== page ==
On Wednesday, June 14, poster #2082 titled “Hypoimmune Rhesus Macaque Induced Pluripotent Stem Cells Achieve Long-Term Survival in Fully Immunocompetent Allogeneic Recipients” detailed data on the ability of Sana’s HIP-modified allogeneic cells to escape immune detection in non-human primates (NHPs) in the absence of immune suppression. HIP-modified induced pluripotent stem cells (iPSCs) and wt iPSCs were transplanted into fully immunocompetent NHPs without immunosuppression in a crossover design, whereby after 6 weeks, NHPs initially administered one type of iPSCs were injected with the other type of iPSCs. In all instances, HIP iPSC grafts survived the entire study period. The administration of HIP iPSCs did not generate de novo antibodies, and no antibody-related killing of HIP iPSCs was observed, regardless of the order of administration. In contrast, all wt iPSC grafts were rejected within 2-3 weeks after transplantation, and administration of wt iPSCs provoked a vigorous antibody and killing response against these wt cells.
On Wednesday, June 14, poster #2034 titled “Engineered Hypoimmune CAR T Cells Survive, Function, and Persist in Immunocompetent Allogeneic Humanized Mice” outlined data evaluating HIP CD19-directed CAR T cells versus unmodified CD19-directed CAR T cells in three-month persistence studies with allogeneic humanized mice. In all mice treated, tumor control was initially rapidly achieved with both the unmodified CAR T cells and HIP CAR T cells. However, in mice treated with unmodified CAR T cells, tumor control did not last throughout the study or respond to rechallenge with tumor cells. In contrast, in HIP CAR T cell-treated mice, tumor control was maintained, including following a rechallenge with tumor cells over 80 days after administration of the HIP CAR T cells, demonstrating that the cells persist and remain functional over multiple months in an allogeneic immune system.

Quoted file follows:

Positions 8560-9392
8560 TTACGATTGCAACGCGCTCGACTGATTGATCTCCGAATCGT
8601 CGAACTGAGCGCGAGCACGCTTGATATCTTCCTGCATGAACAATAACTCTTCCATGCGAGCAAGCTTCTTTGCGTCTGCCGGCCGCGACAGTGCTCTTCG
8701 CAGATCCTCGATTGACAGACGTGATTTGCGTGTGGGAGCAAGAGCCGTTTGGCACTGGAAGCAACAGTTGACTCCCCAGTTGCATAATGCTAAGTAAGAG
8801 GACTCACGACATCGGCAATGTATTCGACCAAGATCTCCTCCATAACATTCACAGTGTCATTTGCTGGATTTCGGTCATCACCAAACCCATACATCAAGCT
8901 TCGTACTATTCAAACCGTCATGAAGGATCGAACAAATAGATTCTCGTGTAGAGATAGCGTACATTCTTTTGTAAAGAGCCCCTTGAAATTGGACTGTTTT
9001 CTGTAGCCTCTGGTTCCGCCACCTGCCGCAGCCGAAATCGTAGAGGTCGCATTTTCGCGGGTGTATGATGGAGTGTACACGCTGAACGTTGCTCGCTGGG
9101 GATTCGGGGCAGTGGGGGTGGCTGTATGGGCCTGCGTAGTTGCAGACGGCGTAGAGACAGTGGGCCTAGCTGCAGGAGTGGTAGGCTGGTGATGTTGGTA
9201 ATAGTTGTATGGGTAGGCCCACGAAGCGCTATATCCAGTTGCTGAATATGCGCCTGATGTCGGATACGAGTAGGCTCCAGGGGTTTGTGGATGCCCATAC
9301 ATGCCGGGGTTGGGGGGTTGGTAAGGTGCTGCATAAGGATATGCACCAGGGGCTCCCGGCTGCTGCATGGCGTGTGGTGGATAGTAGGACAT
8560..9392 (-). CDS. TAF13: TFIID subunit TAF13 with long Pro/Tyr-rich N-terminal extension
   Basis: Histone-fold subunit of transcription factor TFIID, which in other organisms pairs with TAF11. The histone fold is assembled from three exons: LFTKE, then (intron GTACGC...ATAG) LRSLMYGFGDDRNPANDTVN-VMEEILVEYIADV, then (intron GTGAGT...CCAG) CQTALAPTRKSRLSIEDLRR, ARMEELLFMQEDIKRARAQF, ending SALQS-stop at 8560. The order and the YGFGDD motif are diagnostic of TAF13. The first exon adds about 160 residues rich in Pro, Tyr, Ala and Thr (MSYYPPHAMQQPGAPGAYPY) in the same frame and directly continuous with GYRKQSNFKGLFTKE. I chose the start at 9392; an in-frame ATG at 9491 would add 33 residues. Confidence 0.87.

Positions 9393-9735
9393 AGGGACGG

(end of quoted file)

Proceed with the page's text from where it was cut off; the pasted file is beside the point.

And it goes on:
On Thursday, June 15, poster #1122 titled “Standing Out From the Crowd: Stem Cell-Derived Islet Cells Function Independent of Clustering When Transplanted Intramuscularly” outlined data from mice that received stem cell-derived islet cells (SC-islets) that were intramuscularly implanted using standard clusters, standard clusters disaggregated prior to implantation, or cells differentiated without aggregation into clusters. SC-islets implanted intramuscularly secreted C-peptide (a proxy for insulin) and secretion, which increased over time, was independent of the SC-islets’ initial clustering status. In addition, SC-islets implanted intramuscularly as single cells effectively controlled blood glucose levels, including after glucose challenge, and looked histologically similar to SC-islets implanted as clusters.
On Friday, June 16, poster #166 titled “Stem Cell Derived Islet Cells Show Robust Survival and Function When Transplanted in the Muscle Without Need for Additional Bioscaffolding” presented data on the effectiveness of stem cell-derived islet cells (SC-islets) using intramuscular implant sites in immunodeficient diabetic mice. The studies showed that these fully differentiated SC-islets can be delivered intramuscularly with robust function and without the need for bioscaffolding. Reversal of hyperglycemia was cell dose dependent, and efficacy was observed with all tested doses.
About Sana’s Hypoimmune Platform
Sana’s proprietary hypoimmune platform is designed to create cells ex vivo that can “hide” from the patient’s immune system to enable the transplant of allogeneic cells without the need for immunosuppression. We are applying hypoimmune technology to both donor-derived allogeneic T cells, with the goal of making potent and persistent CAR T cells at scale, and pluripotent stem cells, which can then be differentiated into multiple cell types at scale. Preclinical data from a variety of cell types demonstrate that these transplanted allogeneic cells can evade both the innate and adaptive arms of the immune system while retaining their function. Our most advanced programs using hypoimmune technology include our allogeneic CAR T program targeting CD19+ cancers (SC291), our allogeneic CAR T program targeting CD22+ cancers (SC262), our allogeneic CAR T program targeting BCMA+ cancers (SC255), and our stem-cell derived pancreatic islet cell program for patients with type 1 diabetes (SC451).
About Sana’s Fusogen Platform